# [EM] Single-candidate DMTBR idea

Kevin Venzke stepjak at yahoo.fr
Thu Mar 10 21:04:27 PST 2022

```Hi Kristofer,

> On 3/11/22 12:33 AM, Kristofer Munsterhjelm wrote:
> > If there are two candidates with more than 1/3 fpp, elect the one that
> > pairwise beats the other. If there is only one candidate with more than
> > 1/3 fpp, elect that candidate. And if there are none, do something else
> > that doesn't violate monotonicity given the rules above.
>
> I was thinking, perhaps this isn't monotone after all. The usual
> nonmonotonicity problem (e.g. in IRV) has the pattern that you're in an
> ABCA cycle, then some BAC voters rank A higher so that B drops below C
> in first preferences, and then A is defeated by C in the second round.
>
> But suppose A and B both have > 1/3 first preferences. Then upranking A
> on a BAC ballot has no effect if B stays above 1/3 first preferences,
> and if it pushes B below the threshold, then A wins outright as the sole
> candidate with more than 1/3 fpp. Upranking A can't give C more first
> preferences, and three candidates can't all have more than 1/3 of the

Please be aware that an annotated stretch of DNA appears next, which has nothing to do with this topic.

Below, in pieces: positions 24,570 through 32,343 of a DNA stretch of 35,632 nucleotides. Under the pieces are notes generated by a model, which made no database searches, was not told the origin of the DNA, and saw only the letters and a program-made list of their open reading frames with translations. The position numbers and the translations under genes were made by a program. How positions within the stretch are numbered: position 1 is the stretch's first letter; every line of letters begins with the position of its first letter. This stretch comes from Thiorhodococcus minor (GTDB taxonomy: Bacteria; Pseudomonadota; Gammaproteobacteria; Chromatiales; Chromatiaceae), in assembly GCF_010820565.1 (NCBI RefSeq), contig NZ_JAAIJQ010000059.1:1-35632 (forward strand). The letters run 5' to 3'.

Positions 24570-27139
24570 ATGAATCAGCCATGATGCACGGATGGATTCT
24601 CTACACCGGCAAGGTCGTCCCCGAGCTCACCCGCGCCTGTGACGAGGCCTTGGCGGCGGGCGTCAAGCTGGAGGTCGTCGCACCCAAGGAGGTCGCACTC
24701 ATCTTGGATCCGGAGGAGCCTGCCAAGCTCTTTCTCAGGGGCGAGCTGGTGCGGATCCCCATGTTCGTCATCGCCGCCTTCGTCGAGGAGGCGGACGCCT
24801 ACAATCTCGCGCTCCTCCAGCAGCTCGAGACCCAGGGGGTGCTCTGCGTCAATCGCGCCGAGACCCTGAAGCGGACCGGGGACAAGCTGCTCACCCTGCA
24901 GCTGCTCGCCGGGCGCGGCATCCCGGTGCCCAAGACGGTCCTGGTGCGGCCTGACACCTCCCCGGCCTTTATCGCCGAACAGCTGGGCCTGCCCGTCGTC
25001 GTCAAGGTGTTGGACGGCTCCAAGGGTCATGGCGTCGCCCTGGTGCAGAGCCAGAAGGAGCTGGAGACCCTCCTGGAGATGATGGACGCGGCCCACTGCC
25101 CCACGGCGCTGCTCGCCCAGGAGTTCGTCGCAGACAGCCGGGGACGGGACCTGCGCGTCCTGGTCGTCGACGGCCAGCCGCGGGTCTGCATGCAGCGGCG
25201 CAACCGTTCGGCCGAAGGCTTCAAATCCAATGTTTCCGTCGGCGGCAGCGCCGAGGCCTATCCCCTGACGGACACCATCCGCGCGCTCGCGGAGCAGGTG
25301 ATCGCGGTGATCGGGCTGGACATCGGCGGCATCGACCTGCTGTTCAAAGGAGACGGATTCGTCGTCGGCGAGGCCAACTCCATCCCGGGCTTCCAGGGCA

> first preferences.
>
> So is monotonicity preserved after all? If so, that's a nice trick!
>
> Does it also apply to the generalization where you just take the two
> candidates with the most first preferences? I'm not sure.

In the three-candidate case, electing the pairwise winner between the top two
candidates is basically IRV.

Without the 1/3 limit it could happen that the FPW gets more votes and changes
who the second place candidate is. He might not beat the new one.

This is interesting though. The "obvious" way to expand IFPP to many candidates
is to eliminate candidates with a below-average vote count. But it seems like
the 1/3 rule was the important thing, as it's what enforces that always either
one or two candidates are eligible to win, and these candidates can't be harmed